Should be able to give you a sneak peek at the upcoming Daily Grail anthology tomorrow (and a name)…
- Arthur C. Clarke remembers Sputnik (and the Space Age in general) on its 50th anniversary.
- And what of the next 50 years?
- NASA: China may win the new Space Race. Sounds like someone’s pushing for some increased funding. Although I think “NASA: Iran set to win Space Race, with Mahmoud Ahmadinejad and Osama Bin Laden to be the first men on Mars, dancing on an American flag” would work better for them.
- Asteroid renamed in honour of Star Trek’s Sulu.
- McCanns to consult top UK psychics?
- Apparently all of us here at TDG need to grow up. Perhaps Mr Linklater should acquaint himself better with topics before he labels them ‘mythology’? Looking forward to Loren Coleman’s deconstruction of this one…
- British Stone Head mystery solved.
- Peruvian meteor crater to disappear within a couple of months.
- The ‘Queen of Ayahuasca‘ passes away.
- Building a computer that reads minds.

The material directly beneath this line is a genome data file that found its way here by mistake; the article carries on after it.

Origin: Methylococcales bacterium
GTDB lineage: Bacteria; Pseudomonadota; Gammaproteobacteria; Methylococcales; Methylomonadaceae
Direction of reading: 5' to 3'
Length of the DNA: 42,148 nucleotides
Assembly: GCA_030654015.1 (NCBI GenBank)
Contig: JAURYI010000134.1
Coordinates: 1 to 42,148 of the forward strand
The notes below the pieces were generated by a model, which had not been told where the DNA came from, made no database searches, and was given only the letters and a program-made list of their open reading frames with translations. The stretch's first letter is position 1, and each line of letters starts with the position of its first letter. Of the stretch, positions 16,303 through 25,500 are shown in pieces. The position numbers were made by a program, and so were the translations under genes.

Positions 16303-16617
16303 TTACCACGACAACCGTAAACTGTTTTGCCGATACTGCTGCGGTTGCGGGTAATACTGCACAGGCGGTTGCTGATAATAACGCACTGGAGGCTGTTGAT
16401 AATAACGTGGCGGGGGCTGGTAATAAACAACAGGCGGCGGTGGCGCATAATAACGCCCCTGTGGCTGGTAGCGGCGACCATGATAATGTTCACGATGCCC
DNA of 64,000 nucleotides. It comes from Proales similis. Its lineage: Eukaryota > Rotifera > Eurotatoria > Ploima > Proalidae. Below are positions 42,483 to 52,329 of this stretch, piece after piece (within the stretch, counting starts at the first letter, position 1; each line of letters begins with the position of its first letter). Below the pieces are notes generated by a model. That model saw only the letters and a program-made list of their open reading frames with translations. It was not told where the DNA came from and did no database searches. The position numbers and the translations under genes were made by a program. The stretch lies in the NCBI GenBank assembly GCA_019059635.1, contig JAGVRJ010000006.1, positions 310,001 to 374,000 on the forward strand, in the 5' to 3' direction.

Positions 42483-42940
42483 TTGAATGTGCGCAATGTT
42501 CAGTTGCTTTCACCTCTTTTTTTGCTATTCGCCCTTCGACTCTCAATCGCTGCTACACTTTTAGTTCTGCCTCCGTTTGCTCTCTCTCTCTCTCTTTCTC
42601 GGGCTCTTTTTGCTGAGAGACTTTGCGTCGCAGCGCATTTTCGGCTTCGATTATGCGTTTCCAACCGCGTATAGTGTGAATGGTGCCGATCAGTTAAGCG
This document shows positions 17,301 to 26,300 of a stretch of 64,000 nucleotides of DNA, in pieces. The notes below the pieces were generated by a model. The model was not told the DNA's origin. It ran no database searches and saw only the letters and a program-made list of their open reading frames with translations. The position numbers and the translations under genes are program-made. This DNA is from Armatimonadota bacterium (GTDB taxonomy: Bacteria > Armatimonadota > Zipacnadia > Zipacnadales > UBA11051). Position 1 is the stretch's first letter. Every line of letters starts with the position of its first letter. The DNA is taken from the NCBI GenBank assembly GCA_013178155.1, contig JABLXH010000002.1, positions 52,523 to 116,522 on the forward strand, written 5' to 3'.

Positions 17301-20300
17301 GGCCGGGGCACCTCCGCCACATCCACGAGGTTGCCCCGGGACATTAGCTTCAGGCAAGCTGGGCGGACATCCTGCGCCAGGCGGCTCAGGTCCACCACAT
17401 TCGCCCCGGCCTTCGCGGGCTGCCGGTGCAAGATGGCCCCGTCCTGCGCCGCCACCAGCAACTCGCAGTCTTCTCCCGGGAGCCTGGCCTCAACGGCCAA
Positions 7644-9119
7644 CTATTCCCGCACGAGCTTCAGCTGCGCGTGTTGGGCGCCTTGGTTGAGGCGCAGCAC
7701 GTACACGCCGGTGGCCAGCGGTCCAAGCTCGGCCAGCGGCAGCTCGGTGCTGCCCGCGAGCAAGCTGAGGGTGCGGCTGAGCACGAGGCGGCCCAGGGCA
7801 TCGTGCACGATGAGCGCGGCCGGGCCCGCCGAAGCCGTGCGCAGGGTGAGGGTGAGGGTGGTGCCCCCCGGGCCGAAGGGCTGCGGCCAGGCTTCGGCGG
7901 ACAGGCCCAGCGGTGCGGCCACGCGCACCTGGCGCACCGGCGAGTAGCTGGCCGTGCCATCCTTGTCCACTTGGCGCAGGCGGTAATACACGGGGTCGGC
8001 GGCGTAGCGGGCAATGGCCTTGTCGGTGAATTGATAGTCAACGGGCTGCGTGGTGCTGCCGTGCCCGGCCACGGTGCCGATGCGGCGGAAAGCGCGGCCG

- Squelching the dark past: the mechanics of memory suppression.
- Why do migratory birds fly in a V-formation?
- Researchers discover link between schizophrenia, autism, and maternal flu.
- Go East Old Man! Neanderthals reached China’s doorstep.
- Gold rings create first true invisibility cloak.
- Five things Hollywood thinks computers can do.
- Grass-munching bugs could power rural phones.
- 2007 ozone hole ‘smaller than usual‘.
- Believers turn into skeptics after alien implant lecture at New Zealand conference.
- Get set for a deluge of ghost pictures in the near future.
- Tin foil hat for a fetus? Check out ‘MummyWraps‘.
- Court says prisoner not entitled to Odinism rituals.
- Researcher claims: “Australian actresses are plagiarizing my quantum mechanics lecture to sell printers”. Now that doesn’t happen to you every day.
Quote of the Day:
I hope that nations can at last see better reasons for exploring space, and that future decisions would be informed by intelligence and reason, not the macho-nationalism that fuelled the early Space Race.
Arthur C. Clarke